Open Multiple Applications Simultaneously in Ubuntu

When you are working on your computer, you probably need to work with several applications. For example, when I am writing an article, I need to open up applications like Firefox, Hotshots, GIMP, Autokey etc. The standard way is to open the applications one at a time. A more productive way is to open these applications simultaneously with a single command (or mouse click). In this quick tutorial, I will show you how the following can be done: open multiple applications simultaneously in Linux.

Note: This tutorial is done on Ubuntu, but it will work on any Linux distro, and even on Mac.

The way to do this is very simple. All we need to do is to create a bash script that opens these applications simultaneously. This can be easily achieved with the command “&

1. Open gedit (or any other text editor).

2. Paste the following commands:

Replace “application1”, “application2” etc. with the name of the application that you want to launch.

For example, to launch Firefox, GIMP and Hotshots simultaneously, the commands would look like this:

3. Save the file (you can give it any name you want). You can either end the filename with a .sh extension, or just leave the extension blank. For me, I just name it “blogging-apps”.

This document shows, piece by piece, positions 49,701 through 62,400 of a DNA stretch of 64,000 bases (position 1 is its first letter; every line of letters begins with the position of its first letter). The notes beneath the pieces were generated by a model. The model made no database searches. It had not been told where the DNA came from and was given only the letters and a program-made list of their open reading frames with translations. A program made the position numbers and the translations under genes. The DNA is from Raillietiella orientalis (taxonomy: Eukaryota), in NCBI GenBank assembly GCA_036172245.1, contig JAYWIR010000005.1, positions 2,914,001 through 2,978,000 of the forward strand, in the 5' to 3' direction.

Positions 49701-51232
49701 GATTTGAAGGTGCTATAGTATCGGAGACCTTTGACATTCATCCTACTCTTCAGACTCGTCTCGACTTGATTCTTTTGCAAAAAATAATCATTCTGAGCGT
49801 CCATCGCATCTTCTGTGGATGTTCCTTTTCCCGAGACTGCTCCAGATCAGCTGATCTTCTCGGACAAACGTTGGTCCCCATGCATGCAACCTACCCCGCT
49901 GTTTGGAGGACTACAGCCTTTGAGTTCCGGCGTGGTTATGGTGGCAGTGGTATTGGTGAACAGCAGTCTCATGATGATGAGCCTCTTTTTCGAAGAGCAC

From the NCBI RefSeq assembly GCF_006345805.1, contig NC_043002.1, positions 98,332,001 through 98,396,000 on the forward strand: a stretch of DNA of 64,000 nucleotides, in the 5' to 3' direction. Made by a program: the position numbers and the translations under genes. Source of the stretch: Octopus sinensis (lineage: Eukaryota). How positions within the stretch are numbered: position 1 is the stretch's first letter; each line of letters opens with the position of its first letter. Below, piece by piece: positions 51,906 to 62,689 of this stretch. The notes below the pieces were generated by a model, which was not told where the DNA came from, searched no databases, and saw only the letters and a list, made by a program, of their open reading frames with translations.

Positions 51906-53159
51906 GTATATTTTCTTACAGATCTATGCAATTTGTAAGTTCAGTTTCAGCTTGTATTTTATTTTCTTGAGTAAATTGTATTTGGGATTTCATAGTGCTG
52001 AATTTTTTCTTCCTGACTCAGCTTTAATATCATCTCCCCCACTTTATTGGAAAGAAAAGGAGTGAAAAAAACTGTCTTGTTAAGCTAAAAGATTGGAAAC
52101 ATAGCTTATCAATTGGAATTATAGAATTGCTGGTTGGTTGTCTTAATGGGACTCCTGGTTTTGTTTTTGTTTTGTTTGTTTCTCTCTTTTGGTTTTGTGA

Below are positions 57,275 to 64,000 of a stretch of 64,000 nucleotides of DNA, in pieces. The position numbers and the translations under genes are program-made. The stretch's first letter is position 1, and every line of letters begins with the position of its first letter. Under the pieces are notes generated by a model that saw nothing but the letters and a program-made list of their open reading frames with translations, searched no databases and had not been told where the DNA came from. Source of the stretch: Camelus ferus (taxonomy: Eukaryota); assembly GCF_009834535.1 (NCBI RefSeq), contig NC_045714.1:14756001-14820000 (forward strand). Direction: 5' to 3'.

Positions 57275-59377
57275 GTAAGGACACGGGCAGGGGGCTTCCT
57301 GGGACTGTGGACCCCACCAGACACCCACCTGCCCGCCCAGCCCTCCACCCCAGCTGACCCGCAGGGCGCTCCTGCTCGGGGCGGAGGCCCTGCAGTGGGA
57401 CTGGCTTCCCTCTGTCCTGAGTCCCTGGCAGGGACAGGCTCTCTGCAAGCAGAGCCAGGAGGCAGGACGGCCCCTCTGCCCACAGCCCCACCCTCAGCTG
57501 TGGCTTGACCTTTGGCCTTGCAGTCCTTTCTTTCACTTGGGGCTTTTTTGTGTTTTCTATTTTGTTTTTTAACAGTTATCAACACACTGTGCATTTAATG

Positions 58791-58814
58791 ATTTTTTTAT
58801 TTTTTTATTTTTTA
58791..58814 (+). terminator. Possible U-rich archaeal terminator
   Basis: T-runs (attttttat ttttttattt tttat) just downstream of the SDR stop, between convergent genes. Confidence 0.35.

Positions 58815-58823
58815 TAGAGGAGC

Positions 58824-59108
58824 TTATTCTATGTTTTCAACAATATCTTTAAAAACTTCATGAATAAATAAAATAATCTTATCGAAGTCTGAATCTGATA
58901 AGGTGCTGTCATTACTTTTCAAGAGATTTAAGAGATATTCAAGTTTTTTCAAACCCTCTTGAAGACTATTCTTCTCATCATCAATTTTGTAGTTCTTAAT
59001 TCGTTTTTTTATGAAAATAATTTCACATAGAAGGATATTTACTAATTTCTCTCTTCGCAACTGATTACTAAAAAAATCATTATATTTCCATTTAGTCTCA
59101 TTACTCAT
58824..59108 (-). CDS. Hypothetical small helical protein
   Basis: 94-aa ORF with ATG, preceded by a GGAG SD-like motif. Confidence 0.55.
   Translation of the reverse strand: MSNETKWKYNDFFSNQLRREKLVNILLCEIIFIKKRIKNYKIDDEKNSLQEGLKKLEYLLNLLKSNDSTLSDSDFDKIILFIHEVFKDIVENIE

4. Next, give the file an executable permission.

That’s it. The next time you want to launch the series of applications, simply run this file, and all your applications will be launched simultaneously. You can also create different scripts for different needs.

Integrating with Synapse

If you are using Synapse to launch applications, you will find that this trick won’t work. Selecting the file will open it in Gedit (or your default text editor) instead of running the command. To overcome this, you can move the script to the “/usr/bin/” directory. All the files in this folder are treated as commands rather than text file.

Once you have moved the script, you will be able to execute the script in Synapse.


Damien Damien

Damien Oh started writing tech articles since 2007 and has over 10 years of experience in the tech industry. He is proficient in Windows, Linux, Mac, Android and iOS, and worked as a part time WordPress Developer. He is currently the owner and Editor-in-Chief of Make Tech Easier.

One comment

  1. Wonderful!
    Sure, it’s a neat idea, but even more it’s a great example of how & why to use those commands and the role of the usr/bin directory.

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